Many favor French beans for their crisp texture and sweet, grassy flavor. They are often used to add a touch of earthy, vegetal flavor to dishes. These beans come in many varieties and striking colors such as purple, cream, and dark green.
French Sorrel originated in the Highland regions of Southern France and became vastly popular during the 16th century. There are other varieties of Sorrel that grow in England and across Europe, but French Sorrel is the most popular. French Sorrel now grows throughout temperate regions of the Northern hemisphere on dry, well-drained soil. The plant produces spinach-like leaves used for purees, soups, sauces, and tarts. French Sorrel has a delicate flavor and succulent texture compared to other Sorrel varieties.
Frisée is a type of chicory that dates all the way back to ancient Egypt. It is a curly form of true endives, closely related to the Belgian endive. In the United States, Frisée is called Curly endive, while the name chicorée Frisée is used in France.
Frisée looks like a ball of curly leaves with a color gradient. The leaves towards the outside are bright green, while the ones towards the inside are yellow. The leaves have a slightly bitter flavor, while the inside is much milder in flavor. Frisée is a great addition to salads due to its tender yet subtly crisp texture.
Fiddlehead Ferns feature a small, tightly coiled structure connected to a short stem. They have a smooth surface which is sometimes covered with small, brown scales. Fiddlehead ferns offer a crisp texture combined with a woody, grassy flavor reminiscent of artichokes, mushrooms, and pine nuts. You can use them for pasta, salads, and various egg dishes such as omelets, eggs benedict, and frittatas.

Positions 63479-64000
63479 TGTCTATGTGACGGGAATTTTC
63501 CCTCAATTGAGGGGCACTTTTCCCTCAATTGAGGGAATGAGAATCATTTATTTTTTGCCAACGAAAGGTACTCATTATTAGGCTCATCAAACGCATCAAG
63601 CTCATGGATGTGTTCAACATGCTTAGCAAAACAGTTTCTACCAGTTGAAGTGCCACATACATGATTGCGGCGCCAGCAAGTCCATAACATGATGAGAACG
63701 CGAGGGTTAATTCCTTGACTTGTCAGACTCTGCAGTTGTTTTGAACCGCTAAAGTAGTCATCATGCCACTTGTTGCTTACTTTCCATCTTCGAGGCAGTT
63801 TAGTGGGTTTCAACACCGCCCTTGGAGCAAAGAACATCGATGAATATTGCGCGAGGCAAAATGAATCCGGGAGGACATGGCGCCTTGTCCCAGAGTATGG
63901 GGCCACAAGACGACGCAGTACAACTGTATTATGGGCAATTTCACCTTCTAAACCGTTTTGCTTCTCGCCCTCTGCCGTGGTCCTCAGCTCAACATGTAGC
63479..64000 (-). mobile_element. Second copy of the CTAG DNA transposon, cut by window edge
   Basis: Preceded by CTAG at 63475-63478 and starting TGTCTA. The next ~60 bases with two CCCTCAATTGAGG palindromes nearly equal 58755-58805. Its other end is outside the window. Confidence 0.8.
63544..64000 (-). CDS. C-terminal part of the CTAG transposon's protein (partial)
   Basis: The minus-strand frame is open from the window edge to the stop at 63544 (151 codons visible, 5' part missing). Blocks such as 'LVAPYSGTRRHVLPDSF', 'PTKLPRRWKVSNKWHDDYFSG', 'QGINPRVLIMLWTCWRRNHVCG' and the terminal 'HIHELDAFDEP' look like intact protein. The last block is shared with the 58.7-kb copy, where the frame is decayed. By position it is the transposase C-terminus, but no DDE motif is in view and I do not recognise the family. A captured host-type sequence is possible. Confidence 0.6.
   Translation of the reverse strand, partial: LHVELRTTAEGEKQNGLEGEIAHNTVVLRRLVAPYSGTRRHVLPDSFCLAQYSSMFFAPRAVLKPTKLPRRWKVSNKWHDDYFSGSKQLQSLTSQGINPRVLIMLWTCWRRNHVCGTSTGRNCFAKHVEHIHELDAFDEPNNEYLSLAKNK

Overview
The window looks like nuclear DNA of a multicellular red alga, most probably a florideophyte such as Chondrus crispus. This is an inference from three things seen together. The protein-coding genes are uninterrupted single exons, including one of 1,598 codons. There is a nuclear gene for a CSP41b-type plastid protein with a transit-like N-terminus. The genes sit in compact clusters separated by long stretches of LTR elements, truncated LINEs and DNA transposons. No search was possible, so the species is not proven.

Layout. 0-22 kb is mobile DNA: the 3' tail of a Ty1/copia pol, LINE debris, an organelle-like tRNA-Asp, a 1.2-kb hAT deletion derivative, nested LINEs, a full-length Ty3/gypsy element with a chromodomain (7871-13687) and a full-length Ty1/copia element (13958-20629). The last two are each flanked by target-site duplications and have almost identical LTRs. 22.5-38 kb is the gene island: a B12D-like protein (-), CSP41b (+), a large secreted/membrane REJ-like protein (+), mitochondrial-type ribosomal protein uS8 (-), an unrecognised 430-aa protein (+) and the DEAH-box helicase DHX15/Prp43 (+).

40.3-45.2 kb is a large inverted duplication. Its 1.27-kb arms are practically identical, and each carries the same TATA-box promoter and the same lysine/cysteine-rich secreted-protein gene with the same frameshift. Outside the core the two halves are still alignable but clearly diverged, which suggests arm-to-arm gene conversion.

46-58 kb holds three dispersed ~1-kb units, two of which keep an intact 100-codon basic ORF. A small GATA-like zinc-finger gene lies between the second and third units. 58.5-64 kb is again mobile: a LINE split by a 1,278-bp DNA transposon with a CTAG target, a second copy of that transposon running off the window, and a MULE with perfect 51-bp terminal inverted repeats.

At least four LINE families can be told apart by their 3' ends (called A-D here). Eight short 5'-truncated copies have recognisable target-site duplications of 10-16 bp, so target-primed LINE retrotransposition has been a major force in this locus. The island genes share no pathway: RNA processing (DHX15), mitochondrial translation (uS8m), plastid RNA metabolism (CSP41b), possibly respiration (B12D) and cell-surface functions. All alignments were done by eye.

Fiddlehead Ferns are one of the most popular varieties of ferns, which have grown wild and served as a food source since ancient times. These ferns grow alongside river banks, lakes, and ponds and generally prefer moist soil. Rather than commercial cultivation, they are collected from the wild and sold at specialty markets, grocers, and farmer’s markets.
Finger Limes look like small, elongated cucumbers with leathery skin. They are native to Australia, namely the rainforests in Southern Queensland and New South Wales. The fruits are often called “rainforest pearls” in eastern Australia for their distinct appearance. The pulp contains small vesicles or pearls which hold sweet-tart liquid. When eaten, the pearls create a popping sensation and release a burst of flavor. Finger Limes are favored by chefs across the world for their minty fragrance and floral lemon-lime flavor. These versatile fruits make a wonderful addition to salads, seafood dishes, cocktails, and cakes.
Fat Hen is a fast-growing weed known by many names such as White Goosefoot, Lamb’s Quarters, Dungweed, Grasse Poulette, Fette Henne, and Pigweed. It is a member of the beet and spinach family, closely related to Tree Spinach. Fat Hen is easily recognizable due to its lance-shaped grey-green leaves that resemble duck’s foot.
The leaves are rich in iron, protein, vitamin A, calcium, and many other nutrients. Commonly enjoyed in various parts of Europe, they make a great addition to sandwiches, soups, and salads. The plant also produces edible seeds that can serve as garnish.
Flax plants produce fiber-rich seeds which serve a variety of culinary purposes. Flaxseeds are a superfood, offering many powerful health benefits such as a good dose of Omega-3 Fatty Acids. The seeds that are available whole, ground, and in oil form have a nutty flavor. Use them in baking or meat dishes to add nutty, earthy flavors. You can also garnish salads, cereals, oatmeal, and soups with flaxseed to add crunchiness.
There are many health benefits of including Flaxseed in your diet. There is evidence that Flaxseed can reduce the risk of heart disease, strokes, cancer, and diabetes. Even incorporating a spoonful of Flaxseed in your daily diet can be very beneficial for you.
Field Blewit Mushroom